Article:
You can often hear that hospitals use the term credentialing while making decisions regarding its practitioners and granting privileges. These two terms are related, but still quite different.
Basically, the term credentialing means the verification of physician’s education, experience and training. Hospitals may also extent the term to include evaluation of collected data and making a decision about a physician. In this case, hospitals say that a physician has been credentialed as a staff member.
There are many types of credentials, but three main ones are used by all hospitals – licensure and re-licensure, college or university degrees, postgraduate work, certificates and awards. Some hospitals also require a proof that the physician has completed either a defined number of certain patient care treatments under supervision of a professional or an accredited training program for the activity he/she wants to perform. Hospitals perform a thorough check of all physician background information, and can search for signatures of supervising professional, documentation of special training and education, log book’s recordings, etc. To give credentials, hospitals also check fellowship or residency training, board certification, and competency-based education.
Privileging is something different. The term means that a physician has been allowed to perform certain activities in a healthcare facility. It’s important to understand the differences between privileges and membership. Membership means that a physician is a member of medical staff and can attend meetings, vote and receive benefits of the membership. There are also requirements that come with membership, such as attending patients in the department, paying dues, etc. Privileges are required in order to provide treatment to patients.
The processes of privileging and credentialing are defined at hospital’s bylaws and in policies and procedures. Getting credentials and privileges is a necessary part of providing services to patients. Most of the time, the first step in the privileging process is to get an application for privileges. It’s quite common for hospitals to create application packets that include the list of data required to get privileges. The physician submits a list of the requested privileges and proves that his/her credentials are real. The main task of credentialing is to verify the physician’s qualification. Sometimes hospitals can grant temporary approval of privileges, while the credentials are being verified.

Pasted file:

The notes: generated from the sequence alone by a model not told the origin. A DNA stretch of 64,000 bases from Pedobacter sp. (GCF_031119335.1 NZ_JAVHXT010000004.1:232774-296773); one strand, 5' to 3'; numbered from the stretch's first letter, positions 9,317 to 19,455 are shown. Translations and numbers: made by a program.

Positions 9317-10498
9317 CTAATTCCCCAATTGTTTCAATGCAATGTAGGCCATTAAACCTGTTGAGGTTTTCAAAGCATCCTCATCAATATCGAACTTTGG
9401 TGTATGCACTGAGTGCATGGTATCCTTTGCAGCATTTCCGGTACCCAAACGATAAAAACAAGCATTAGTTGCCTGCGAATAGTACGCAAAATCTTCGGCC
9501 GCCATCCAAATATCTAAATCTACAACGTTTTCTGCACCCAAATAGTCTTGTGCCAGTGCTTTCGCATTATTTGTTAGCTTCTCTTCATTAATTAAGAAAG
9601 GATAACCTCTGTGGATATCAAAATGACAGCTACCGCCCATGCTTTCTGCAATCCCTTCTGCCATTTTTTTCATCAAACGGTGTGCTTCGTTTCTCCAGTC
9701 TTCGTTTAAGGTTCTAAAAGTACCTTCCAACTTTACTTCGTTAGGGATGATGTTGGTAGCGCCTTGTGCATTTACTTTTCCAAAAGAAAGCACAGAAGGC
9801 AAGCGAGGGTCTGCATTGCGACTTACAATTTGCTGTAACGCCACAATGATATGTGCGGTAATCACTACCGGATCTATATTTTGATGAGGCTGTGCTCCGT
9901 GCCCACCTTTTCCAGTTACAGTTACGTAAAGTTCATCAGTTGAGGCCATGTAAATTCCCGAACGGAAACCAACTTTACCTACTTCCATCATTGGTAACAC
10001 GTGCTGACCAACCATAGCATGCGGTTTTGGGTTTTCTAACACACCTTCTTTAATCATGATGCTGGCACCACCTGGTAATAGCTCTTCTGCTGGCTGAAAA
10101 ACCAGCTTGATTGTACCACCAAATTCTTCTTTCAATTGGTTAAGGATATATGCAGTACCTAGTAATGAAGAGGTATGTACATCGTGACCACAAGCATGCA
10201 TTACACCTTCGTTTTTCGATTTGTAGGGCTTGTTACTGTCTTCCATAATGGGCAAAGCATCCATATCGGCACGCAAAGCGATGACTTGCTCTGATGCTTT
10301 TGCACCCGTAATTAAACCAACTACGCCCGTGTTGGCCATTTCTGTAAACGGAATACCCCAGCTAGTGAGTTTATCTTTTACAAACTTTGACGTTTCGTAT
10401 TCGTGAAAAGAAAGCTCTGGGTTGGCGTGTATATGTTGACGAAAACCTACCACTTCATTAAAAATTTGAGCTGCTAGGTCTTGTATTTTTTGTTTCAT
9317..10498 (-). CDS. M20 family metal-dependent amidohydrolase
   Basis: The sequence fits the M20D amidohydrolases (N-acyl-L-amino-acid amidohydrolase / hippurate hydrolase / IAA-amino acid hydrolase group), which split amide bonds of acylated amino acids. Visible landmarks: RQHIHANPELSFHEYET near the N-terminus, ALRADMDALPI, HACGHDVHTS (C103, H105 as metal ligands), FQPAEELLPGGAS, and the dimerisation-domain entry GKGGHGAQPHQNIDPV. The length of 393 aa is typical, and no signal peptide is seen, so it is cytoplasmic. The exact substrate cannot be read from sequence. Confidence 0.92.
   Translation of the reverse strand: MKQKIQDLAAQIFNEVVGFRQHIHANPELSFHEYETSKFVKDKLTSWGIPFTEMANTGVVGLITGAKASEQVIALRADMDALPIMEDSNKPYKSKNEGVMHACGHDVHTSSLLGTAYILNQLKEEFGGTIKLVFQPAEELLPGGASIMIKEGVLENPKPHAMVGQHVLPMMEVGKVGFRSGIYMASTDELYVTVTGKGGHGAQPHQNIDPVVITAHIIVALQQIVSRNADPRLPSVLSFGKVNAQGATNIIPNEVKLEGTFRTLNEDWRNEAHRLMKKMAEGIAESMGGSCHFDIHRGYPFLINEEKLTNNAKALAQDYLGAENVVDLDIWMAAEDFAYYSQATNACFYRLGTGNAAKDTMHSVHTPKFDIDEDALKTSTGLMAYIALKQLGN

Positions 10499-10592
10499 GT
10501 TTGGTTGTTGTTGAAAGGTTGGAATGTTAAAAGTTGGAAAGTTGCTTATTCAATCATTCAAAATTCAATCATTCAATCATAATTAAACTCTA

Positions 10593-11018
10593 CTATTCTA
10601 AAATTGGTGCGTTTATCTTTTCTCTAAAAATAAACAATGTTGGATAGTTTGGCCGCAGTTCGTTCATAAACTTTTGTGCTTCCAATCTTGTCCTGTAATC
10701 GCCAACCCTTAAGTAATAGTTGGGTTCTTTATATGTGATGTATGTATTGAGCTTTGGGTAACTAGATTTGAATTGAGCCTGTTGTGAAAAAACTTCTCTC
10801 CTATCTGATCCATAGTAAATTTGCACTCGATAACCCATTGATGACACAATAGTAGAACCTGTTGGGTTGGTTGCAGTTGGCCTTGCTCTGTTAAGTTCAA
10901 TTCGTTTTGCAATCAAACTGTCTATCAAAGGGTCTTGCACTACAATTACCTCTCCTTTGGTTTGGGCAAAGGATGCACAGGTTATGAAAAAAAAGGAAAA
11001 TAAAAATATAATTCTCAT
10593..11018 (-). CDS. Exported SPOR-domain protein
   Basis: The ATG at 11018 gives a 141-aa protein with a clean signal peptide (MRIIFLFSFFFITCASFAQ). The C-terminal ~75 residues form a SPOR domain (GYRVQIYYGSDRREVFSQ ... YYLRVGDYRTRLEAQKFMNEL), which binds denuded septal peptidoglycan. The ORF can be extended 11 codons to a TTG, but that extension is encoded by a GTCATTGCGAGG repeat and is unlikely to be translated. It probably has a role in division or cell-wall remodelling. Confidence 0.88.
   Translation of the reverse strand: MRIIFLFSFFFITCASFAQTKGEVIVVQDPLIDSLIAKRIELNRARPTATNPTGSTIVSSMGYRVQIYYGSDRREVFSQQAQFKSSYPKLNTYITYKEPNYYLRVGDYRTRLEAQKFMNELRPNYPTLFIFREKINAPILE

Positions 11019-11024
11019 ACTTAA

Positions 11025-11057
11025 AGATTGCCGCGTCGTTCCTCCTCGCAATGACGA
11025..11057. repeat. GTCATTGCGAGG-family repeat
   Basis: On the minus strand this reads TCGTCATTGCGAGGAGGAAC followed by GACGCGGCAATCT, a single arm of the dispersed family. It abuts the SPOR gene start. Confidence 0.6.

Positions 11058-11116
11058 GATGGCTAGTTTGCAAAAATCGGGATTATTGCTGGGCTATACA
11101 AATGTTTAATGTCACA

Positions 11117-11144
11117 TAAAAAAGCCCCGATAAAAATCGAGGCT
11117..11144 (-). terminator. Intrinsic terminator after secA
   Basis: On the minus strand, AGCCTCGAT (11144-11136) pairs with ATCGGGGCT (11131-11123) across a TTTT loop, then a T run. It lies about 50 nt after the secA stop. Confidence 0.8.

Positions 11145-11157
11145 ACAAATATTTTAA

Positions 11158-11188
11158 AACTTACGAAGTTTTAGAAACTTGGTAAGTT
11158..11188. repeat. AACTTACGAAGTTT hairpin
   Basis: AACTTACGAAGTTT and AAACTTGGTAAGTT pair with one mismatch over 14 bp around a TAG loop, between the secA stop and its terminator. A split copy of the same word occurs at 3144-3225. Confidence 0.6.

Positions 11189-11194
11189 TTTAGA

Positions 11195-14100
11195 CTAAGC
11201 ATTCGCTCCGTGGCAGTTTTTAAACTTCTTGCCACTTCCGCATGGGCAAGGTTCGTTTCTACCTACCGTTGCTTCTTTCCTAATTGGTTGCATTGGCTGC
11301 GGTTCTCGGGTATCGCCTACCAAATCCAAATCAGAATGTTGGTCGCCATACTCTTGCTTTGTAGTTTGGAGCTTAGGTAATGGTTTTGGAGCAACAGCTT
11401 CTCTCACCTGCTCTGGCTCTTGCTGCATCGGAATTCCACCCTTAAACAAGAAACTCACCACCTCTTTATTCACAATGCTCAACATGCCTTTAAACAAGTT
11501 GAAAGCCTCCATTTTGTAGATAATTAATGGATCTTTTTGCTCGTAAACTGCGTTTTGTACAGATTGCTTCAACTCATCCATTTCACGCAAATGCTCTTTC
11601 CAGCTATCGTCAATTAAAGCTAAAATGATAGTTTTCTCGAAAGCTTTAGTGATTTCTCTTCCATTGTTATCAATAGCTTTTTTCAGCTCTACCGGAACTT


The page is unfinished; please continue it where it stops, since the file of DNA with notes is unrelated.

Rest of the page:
Credentialing process is usually held by a credentialing committee, which can also grant privileges. The credentialing committee consists of representatives of physicians who have privileges in that healthcare facility, and they make recommendations about the applicant to the governing body (for example, the medical staff executive committee). Different hospitals may have different committees. They can be composed of medical staff with administrative representation, or be more of an inter-professional group.
In some hospitals, staff is required to take care of the administrative process of credentialing and privileging processes, and then they should send information to the administrative body for a final decision. Besides, demand for credentialing has created many private credentialing services. These services usually help process application packages, verify credentials and send information to the organization.
Premier Credentialing Solutions, LLC has the best credentialing and licensing solutions for you and your business; We proudly offer Provider Enrollment & Physician Credentialing, Medicare – Provider Enrollment & Revalidation, Medical Licensure Services, and Full-Service Credentialing For Billers / Billing Companies. Call (800) 455-4773 for a free, no-obligation consultation.
© Premier Credentialing Solutions, LLC. An Illinois-Registered LLC. 2016. All Rights Reserved.